During the American Civil War, the Union Army referred to the United States Army, the land force that fought to preserve the Union of the collective states. Known as the Federal Army, it proved essential to the preservation of the United States of America as a working, viable republic; the Union Army was made up of the permanent regular army of the United States, but further fortified and strengthened by the many temporary units of dedicated volunteers as well as including those who were drafted in to service as conscripts. To this end, the Union Army fought and triumphed over the efforts of the Confederate States Army in the American Civil War. Over the course of the war, 2,128,948 men enlisted in the Union Army, including 178,895 colored troops. Of these soldiers, 596,670 were wounded or went missing; the initial call-up was for just three months, after which many of these men chose to reenlist for an additional three years. When the American Civil War began in April 1861, there were only 16,367 men in the U.
S. Army, including 1,108 commissioned officers. 20% of these officers, most of them Southerners, choosing to tie their lives and fortunes to the Army of the Confederacy. In addition 200 West Point graduates who had left the Army, including Ulysses S. Grant, William Tecumseh Sherman, Braxton Bragg, would return to service at the outbreak of the war; this group's loyalties were far more divided, with 92 donning Confederate gray and 102 putting on the blue of the Union Army. The U. S. Army consisted of ten regiments of infantry, four of artillery, two of cavalry, two of dragoons, three of mounted infantry; the regiments were scattered widely. Of the 197 companies in the army, 179 occupied 79 isolated posts in the West, the remaining 18 manned garrisons east of the Mississippi River along the Canada–United States border and on the Atlantic coast. With the Southern slave states declaring secession from the Union, with this drastic shortage of men in the army, President Abraham Lincoln called on the states to raise a force of 75,000 men for three months to put down this subversive insurrection.
Lincoln's call forced the border states to choose sides, four seceded, making the Confederacy eleven states strong. It turned out that the war itself proved to be much longer and far more extensive in scope and scale than anyone on either side, Union North or Confederate South, expected or imagined at the outset on the date of July 22, 1861; that was the day that Congress approved and authorized subsidy to allow and support a volunteer army of up to 500,000 men to the cause. The call for volunteers was met by patriotic Northerners and immigrants who enlisted for a steady income and meals. Over 10,000 Germans in New York and Pennsylvania responded to Lincoln's call, the French were quick to volunteer; as more men were needed, the number of volunteers fell and both money bounties and forced conscription had to be turned to. Between April 1861 and April 1865, at least 2,128,948 men served in the Union Army, of whom the majority were volunteers, it is a misconception that the South held an advantage because of the large percentage of professional officers who resigned to join the Confederate army.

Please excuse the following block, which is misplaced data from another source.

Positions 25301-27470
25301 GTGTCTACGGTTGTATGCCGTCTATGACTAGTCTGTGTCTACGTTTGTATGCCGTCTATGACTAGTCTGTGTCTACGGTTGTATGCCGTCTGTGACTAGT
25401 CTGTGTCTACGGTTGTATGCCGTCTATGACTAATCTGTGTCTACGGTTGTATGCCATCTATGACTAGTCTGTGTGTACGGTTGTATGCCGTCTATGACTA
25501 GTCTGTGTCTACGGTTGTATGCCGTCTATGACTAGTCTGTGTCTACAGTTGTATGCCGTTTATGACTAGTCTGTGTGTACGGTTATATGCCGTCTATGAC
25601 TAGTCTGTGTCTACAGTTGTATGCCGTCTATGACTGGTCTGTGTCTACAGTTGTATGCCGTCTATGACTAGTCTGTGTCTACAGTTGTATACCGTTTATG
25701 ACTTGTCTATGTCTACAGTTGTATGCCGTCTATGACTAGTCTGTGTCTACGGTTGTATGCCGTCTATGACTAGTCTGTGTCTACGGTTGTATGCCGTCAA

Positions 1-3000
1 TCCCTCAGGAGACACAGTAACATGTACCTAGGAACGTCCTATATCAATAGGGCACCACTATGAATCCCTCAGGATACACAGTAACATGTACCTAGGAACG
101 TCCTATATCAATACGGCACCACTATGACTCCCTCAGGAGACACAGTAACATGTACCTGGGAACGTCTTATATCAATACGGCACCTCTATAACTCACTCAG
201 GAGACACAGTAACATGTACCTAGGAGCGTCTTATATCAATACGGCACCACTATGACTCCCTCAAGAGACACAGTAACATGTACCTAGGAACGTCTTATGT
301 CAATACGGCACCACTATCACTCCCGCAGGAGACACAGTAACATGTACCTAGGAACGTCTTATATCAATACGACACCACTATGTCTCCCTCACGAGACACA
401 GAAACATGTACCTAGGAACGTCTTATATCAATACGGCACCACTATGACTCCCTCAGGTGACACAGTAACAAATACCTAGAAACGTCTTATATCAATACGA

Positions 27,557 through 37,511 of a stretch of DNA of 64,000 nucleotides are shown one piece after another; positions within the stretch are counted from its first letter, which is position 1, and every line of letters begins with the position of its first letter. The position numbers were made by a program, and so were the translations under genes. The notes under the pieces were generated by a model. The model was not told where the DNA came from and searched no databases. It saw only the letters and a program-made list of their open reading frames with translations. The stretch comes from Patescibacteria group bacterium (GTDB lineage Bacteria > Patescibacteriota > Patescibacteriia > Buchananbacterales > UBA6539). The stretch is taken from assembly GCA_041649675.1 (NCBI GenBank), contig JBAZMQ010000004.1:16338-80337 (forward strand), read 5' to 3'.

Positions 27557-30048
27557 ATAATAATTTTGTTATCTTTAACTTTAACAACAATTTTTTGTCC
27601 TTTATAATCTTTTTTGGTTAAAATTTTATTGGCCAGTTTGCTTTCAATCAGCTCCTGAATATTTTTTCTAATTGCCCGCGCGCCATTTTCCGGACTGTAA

At the start of the war, there were 824 graduates of the U. S. Military Academy on the active list. Of the 900 West Point graduates who were civilians, 400 returned to the Union Army and 99 to the Confederate. Therefore, the ratio of Union to Confederate professional officers was 642 to 283; the South did have the advantage of other military colleges, such as The Citadel and Virginia Military Institute, but they produced fewer officers. Though officers were able to resign, enlisted soldiers did not have this right. While the total number of those is unknown, only 26 enlisted men and non-commissioned officers of the regular army are known to have left the army to join the Confederate army when the war began; the Union Army was composed of numerous organizations, which were organized geographically. Military division A collection of Departments reporting to one commander. Military Divisions were similar to the more modern term Theater. Department An organization that covered a defined region, including responsibilities for the Federal installations therein and for the field armies within their borders.
Those named for states referred to Southern states, occupied. It was more common to name departments for regions. District A subdivision of a Department